Choosing an outdoor knife pt.4 - Blade materials

Choosing an outdoor knife pt.4 - Blade materials

When it comes to your outdoor knife, you’ve got a few things to consider. Sure, anything will do in a pinch - but don’t expect that old steak knife to last too long as a makeshift woodsplitter. Across these last few blog posts we’ve broken down the big points, and now we’re wrapping up with the most important aspect - the blade.


Part 4 - It all gets a bit science-y

When choosing a blade material, you can go as shallow or as deep as you like. Most campers can go their lives blissfully unaware of what their trusty clip point’s made of, but when it inevitably rusts and withers they’re left scratching their collective heads. In this article, we’ll break down some of the more common steel grades you’ll run into, and - if you’ve been keeping up so far - you should be ready to go out and choose your ideal knife.




With it’s high carbon content 1095 doesn’t even count as a stainless steel, and has relatively poor corrosion resistance. This, however is offset by the great strength afforded by carbon, it’s ease of sharpening and high resilience to chipping, all of which make it popular for large combat knives.



A cheap stainless steel with surprisingly good corrosion resistance. It’s high chromium content, however, comes at the cost of edge retention and toughness, and it should be reserved for light-duty work.



An accessible, cheap steel with similar properties to 420-grade, the low-carbon variant of 420HC. Relatively soft and low quality.




Another workhorse - this time for the broader group of affordable knives - 440C is a good all-rounder. Strong, durable and relatively easy to sharpen, this steel is only held back by it’s high carbon and low chromium content - making it more susceptible to rust.



A more easily sharpened steel than 440C, AUS-8, again, has a higher carbon content, making it even less corrosion resistant. That said, the ease of sharpening makes maintaining such a knife a lot easier for the everyday owner, especially if they’re not familiar with proper knife care.



Another entry from the Chinese market, a high chromium content and the addition of molybdenum adds some much-needed durability and corrosion reliance over it’s lower-end cousins. Widely considered about on-par with AUS-8, if heat treated correctly.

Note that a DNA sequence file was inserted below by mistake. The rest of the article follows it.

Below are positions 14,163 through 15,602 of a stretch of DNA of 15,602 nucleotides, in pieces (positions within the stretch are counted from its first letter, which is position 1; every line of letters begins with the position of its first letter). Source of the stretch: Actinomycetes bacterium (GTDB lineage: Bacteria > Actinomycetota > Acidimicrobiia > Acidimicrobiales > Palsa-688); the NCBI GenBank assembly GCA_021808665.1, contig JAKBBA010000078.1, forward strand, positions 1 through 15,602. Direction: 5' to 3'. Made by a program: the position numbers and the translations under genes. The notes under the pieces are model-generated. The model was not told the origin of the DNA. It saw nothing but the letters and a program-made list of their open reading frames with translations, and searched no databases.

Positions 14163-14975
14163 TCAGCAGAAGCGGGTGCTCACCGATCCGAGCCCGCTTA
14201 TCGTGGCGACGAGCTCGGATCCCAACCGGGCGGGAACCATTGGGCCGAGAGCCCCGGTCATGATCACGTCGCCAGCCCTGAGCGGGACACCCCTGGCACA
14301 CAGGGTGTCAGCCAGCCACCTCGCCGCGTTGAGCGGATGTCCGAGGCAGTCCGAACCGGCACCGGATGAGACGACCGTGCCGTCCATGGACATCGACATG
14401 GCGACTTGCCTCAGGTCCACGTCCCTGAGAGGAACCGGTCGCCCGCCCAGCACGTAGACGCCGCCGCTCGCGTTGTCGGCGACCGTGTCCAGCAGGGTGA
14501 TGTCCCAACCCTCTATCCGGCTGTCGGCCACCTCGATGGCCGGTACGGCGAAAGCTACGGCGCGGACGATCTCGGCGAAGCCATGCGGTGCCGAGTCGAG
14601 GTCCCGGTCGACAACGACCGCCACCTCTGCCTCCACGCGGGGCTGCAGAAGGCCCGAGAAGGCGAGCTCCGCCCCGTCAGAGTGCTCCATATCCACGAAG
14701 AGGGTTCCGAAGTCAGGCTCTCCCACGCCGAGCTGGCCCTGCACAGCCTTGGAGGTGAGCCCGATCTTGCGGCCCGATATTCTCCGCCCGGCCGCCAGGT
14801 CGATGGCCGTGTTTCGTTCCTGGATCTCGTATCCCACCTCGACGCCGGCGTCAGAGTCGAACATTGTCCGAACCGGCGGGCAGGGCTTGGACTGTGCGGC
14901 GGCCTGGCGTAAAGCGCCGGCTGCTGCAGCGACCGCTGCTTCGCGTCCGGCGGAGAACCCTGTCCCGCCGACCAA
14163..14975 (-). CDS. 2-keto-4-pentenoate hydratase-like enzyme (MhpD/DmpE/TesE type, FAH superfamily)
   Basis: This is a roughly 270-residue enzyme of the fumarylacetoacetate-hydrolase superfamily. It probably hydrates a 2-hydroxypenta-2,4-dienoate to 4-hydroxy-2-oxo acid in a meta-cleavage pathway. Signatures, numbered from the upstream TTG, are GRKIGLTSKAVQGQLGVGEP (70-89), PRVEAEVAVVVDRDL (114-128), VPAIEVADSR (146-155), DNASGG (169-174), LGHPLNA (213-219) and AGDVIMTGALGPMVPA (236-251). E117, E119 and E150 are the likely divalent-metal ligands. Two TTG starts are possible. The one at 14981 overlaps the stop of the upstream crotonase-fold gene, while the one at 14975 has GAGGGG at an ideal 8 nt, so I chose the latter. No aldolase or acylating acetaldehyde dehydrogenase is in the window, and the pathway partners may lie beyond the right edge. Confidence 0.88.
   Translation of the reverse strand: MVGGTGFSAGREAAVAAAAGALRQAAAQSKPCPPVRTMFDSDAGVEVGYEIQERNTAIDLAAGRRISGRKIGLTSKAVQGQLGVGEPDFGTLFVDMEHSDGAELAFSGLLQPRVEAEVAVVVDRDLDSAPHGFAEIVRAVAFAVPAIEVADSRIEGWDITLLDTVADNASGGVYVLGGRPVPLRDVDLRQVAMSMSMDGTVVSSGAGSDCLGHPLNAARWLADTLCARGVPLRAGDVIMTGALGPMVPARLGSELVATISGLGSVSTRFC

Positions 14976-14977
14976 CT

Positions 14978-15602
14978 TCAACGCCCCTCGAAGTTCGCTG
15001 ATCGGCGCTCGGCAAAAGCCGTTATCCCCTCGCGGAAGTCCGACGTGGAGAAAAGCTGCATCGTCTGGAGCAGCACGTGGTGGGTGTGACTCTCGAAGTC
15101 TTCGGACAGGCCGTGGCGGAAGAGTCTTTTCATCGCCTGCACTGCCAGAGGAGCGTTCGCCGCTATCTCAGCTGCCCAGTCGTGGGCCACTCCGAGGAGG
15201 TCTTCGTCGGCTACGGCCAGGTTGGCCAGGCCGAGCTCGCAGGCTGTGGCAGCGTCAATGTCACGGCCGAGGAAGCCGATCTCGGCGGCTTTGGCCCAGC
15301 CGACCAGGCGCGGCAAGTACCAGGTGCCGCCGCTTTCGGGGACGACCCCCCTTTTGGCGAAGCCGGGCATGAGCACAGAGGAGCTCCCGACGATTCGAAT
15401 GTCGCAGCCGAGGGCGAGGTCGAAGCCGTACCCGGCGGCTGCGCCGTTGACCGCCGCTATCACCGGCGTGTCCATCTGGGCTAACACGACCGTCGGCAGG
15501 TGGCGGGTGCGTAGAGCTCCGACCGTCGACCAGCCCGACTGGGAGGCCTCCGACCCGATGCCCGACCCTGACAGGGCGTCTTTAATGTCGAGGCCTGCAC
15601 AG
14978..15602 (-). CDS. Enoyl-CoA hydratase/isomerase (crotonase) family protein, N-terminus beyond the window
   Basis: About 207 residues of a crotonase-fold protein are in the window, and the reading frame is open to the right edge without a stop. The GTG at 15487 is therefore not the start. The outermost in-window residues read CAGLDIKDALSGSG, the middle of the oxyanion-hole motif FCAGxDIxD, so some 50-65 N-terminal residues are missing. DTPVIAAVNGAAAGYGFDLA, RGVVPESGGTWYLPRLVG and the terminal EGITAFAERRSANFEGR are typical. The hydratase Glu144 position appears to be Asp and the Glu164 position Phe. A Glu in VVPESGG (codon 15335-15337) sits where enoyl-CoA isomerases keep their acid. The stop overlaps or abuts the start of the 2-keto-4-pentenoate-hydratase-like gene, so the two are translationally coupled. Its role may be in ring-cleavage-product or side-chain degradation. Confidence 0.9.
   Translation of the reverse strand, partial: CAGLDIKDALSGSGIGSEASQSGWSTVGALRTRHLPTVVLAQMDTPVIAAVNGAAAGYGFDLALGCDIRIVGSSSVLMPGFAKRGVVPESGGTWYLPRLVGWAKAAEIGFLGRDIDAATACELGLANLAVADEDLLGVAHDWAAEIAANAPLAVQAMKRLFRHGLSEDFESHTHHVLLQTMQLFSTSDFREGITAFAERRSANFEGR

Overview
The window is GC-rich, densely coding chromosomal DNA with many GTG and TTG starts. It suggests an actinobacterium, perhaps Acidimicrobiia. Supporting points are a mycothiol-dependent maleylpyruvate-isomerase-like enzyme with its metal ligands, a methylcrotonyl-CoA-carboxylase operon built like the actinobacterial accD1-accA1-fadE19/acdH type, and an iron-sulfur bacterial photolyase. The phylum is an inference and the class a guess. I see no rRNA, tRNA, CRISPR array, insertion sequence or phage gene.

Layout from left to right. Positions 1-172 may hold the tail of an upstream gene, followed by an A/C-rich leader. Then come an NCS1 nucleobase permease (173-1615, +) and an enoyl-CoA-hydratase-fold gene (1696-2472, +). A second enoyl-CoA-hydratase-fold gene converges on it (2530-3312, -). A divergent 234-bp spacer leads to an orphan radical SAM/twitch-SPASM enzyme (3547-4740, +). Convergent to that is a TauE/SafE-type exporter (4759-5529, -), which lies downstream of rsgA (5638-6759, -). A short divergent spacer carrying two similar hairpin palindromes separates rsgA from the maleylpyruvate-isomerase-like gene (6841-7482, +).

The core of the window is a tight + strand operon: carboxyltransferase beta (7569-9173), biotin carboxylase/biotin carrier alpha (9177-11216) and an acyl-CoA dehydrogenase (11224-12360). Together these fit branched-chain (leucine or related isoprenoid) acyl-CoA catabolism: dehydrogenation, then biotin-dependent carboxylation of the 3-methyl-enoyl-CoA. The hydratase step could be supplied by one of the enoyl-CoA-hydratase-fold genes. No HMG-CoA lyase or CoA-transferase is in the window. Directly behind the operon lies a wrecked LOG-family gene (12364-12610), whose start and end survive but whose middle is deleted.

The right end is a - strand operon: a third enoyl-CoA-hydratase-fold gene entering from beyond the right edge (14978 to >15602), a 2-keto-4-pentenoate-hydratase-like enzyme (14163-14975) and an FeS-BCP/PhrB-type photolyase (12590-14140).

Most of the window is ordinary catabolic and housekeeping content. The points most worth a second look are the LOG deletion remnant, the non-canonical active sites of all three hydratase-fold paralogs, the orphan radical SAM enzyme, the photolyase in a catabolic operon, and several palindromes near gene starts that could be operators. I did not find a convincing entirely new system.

A Swedish steel, again quite close to AUS-8, but with a great deal more corrosion resistance. This resiliance makes it a great pick for the kitchen, but it’s just as capable out in the field.



The same steel we use in our multitools, 420HC is a high-carbon steel that, when heat-treated, is one of the best for it’s price point. In knives, it offers excellent ease of sharpening - again, thanks to that carbon - as well as intense corrosion resistance. Not as good as the others in this tier, but perhaps the best bang-for-your-buck at this level.





A true workhorse of the knife world, D2 is an incredibly hard, durable and resilient Tool Steel seen on a lot of mid-high end knives. Most often seen in industrial settings, it’s edge retention and strength make it ideal for knives, but also make it quite difficult to sharpen. It’s higher carbon content also makes it susceptible to corrosion.



With more chromium than other high-end steels, this Japanese material is a great balance of corrosion resistance, strength and ease of sharpening. Above average in all regards.



Often seen in top-quality pocket knives, this material has great sharpenability, corrosion resistance and strength. Made using Crucible’s Particle Metallurgy process, this steel is broken down into a fine mist and re-assembled at high temperature, creating a unique, even microstructure that is superior to most traditional steels.



A diver’s and fisherman’s best friend, this steel has incredible corrosion resistance. However, this high chromium content reduces it’s edge retention drastically, leading to frequent sharpening.



A Japanese equivalent to Crucible’s 154CM, this steel is fundamentally the same, but has a lower corrosion resistance.




Typically found in the kitchen or high-end pocket knives, this steel is where things get a little bit overkill. One of the finest steels you can get, with great performance and no concessions, the only thing you’ll have to debate with this steel is whether you’re even comfortable using it.



Even finer than S30V, which in itself is an improvement on 154CM, this steel is often found at the centre of most knife enthusiast’s collections. Often considered the best you can get without going into custom or specialist markets. Great edge retention, toughness, corrosion resistance and ease of sharpening.


Bohler M390

Just when you thought particle metallurgy couldn’t get any more advanced, it did. With incredible hardness and corrosion resistance, this is about the upper limit of practicality, with one of the hardest edges to sharpen outside of Crucible’s top-of-the-line CPM steels.


And with that, we conclude our series of articles on knives! Hopefully you’ve picked up a thing or two, and have a better understanding of what you think you’ll need for the great outdoors.

And, while you’re at it, why not take a peek at our own knife, the K.100? I’ll even spare you the extra reading: Folding knife, Reverse Tanto blade, G10 handles, D2 steel.


Thanks for stopping by, and stay adventurous.



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Choosing an outdoor knife pt.3 - Handles